Christina Aguilera's hit "What a Girl Wants" blared on a boombox while about 20 seventh-grade girls danced in a three-line formation. Teacher Amy Morris demonstrated dance moves as she called out, "One, two, three, four, five, six, seven, eight!"
As the popular song faded, a second teacher, Christie Ficke, shouted: "I didn't see very many teeth!" The girls laughed and gave her exaggerated smiles.
Next door, their eighth-grade counterparts practiced a dance choreographed by 14-year-olds Nicole Pettit and Katie Mayfield to Britney Spears' "(You Drive Me) Crazy." Meanwhile, a group of sixth-graders outside was performing drills to "All The Small Things" by Blink 182.
The girls comprise Lime Kiln Middle School's Dance Company, which boasts nearly 80 members. Opened this past school year, the Fulton school draws pupils from various neighborhoods, some of whom have been redistricted from other middle schools.
Seventh-grader Meghan Cohen said it was uncomfortable leaving friends at her old school, a feeling shared by others.
Lime Kiln needed an activity to help establish a sense of identity and school spirit, school personnel said. Morris and Ficke, both sixth-grade teachers, had participated in pom squads in high school and thought a similar activity would be fun for their pupils.
The two joined forces with physical education teacher Debbie Lange and created the group in October as an after-school intramural activity. The response was so large and enthusiastic that the crew extended beyond the customary three-week time for intramural activities and continued rehearsing weekly until summer vacation.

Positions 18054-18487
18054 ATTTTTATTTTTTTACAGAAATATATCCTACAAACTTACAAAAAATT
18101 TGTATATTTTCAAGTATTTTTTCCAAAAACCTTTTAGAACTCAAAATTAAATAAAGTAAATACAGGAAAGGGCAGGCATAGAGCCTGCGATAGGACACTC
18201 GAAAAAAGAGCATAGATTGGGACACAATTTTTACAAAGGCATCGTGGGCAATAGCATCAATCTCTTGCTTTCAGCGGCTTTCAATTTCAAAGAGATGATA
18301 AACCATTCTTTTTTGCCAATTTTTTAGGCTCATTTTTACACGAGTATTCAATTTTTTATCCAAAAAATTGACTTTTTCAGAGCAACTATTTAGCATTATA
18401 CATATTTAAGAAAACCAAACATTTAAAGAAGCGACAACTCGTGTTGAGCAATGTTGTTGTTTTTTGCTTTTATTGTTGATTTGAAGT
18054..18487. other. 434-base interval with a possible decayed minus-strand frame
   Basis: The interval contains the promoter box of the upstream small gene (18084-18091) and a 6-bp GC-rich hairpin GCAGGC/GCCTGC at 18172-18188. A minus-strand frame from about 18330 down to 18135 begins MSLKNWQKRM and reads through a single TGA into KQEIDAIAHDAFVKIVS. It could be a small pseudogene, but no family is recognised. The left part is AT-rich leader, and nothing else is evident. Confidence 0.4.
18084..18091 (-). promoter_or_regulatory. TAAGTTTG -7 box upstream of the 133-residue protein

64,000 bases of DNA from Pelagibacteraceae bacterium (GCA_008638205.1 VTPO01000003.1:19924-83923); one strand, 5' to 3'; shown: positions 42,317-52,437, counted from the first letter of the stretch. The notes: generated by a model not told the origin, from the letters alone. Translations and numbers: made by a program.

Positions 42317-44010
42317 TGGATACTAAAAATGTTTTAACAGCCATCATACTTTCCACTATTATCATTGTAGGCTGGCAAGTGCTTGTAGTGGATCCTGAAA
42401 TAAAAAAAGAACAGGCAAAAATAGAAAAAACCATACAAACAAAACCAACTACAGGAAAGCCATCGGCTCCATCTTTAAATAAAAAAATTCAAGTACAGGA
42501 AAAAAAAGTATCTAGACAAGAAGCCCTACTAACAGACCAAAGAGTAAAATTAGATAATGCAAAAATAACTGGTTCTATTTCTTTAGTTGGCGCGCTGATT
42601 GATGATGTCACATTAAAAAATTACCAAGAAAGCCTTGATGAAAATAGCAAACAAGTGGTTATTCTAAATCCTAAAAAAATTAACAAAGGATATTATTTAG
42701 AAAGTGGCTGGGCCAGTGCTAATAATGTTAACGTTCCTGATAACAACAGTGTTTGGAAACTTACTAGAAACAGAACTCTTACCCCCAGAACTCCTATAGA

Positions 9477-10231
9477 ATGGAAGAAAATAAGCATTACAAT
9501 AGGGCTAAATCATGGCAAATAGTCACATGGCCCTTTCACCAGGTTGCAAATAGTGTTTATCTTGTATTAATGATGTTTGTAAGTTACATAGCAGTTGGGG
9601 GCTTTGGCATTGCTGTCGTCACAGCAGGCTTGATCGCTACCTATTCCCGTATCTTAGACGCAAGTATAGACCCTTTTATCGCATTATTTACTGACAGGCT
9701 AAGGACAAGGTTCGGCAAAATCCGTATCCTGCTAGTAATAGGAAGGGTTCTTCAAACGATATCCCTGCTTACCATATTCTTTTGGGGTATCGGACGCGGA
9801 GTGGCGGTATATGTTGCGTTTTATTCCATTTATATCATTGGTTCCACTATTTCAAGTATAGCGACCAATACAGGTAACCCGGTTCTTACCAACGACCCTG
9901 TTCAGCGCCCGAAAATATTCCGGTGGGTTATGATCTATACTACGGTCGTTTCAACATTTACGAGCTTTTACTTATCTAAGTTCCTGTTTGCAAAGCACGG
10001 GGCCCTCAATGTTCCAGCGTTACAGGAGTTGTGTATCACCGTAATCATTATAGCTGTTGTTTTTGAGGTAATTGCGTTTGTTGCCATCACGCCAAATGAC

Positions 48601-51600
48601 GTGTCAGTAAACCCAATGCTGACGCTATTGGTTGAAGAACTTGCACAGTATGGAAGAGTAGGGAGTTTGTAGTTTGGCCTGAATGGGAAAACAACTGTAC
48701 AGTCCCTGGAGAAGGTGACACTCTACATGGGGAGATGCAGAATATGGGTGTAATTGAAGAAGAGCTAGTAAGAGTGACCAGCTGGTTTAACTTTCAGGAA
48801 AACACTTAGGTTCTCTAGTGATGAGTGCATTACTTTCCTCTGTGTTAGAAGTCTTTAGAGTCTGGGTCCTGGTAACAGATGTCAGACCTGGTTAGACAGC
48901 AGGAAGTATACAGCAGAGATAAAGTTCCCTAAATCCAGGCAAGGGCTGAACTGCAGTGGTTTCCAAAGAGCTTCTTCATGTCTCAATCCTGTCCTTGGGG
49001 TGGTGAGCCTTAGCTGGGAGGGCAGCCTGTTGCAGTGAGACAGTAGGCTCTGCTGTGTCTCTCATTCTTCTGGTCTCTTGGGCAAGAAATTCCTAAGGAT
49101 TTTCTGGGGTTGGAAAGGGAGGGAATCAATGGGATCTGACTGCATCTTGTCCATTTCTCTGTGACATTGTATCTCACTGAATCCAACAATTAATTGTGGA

The dance company is open to both genders, but no boys have signed up. The group is the "only intramural [activity] dominated by females," Lange said. In addition to the artistic side, the girls have a "healthy activity and opportunity not to feel self-conscious and competitive against boys, who are usually bigger," she said.
Teacher Norman Belden agrees. There has never been an activity for girls that did not include competition against boys, and the numbers indicate a genuine need, Belden said.
The noncompetitive aspect of the dance club could be why so many have joined. No tryouts are required - just enthusiasm and a willingness to make new friends. Some members have no dance experience, while others have had years of training. Meghan Cohen's gymnastics background might have been helpful but was not required. It "wasn't a matter of whether you're good," she said.
A sense of unity and camaraderie became evident around the school. Lime Kiln's paw prints - the mascot is a leopard - adorn faces and T-shirts. "LKDC" (Lime Kiln Dance Company) has appeared on classroom chalkboards.
Pupils Anna Schlicht and Bentley Fazi said they can't stop dancing. Members of the group were dancing down the hallways, at home, at recess, and nearly any chance they had.
The group spent its first year performing at several school events and the Howard County Dance Festival. For next school year, Morris and Ficke envision broader horizons. Additional community participation is being explored. Morris plans to network and is considering performances to benefit charitable causes.
With the first year behind them, the girls are relieved that the uncertainty of coming to a new school with unfamiliar faculty and classmates has passed. Morris says the club has helped them forge friendships and move forward. Andshe and Ficke have enjoyed themselves, too.
"We've really enjoyed the chance to get to know the girls," Morris said.
At least one change will be made next year.
Although the music choices by the girls have been extremely popular, tempo needs to be considered when choosing a tune. The teachers plan to have the final say on next year's selections.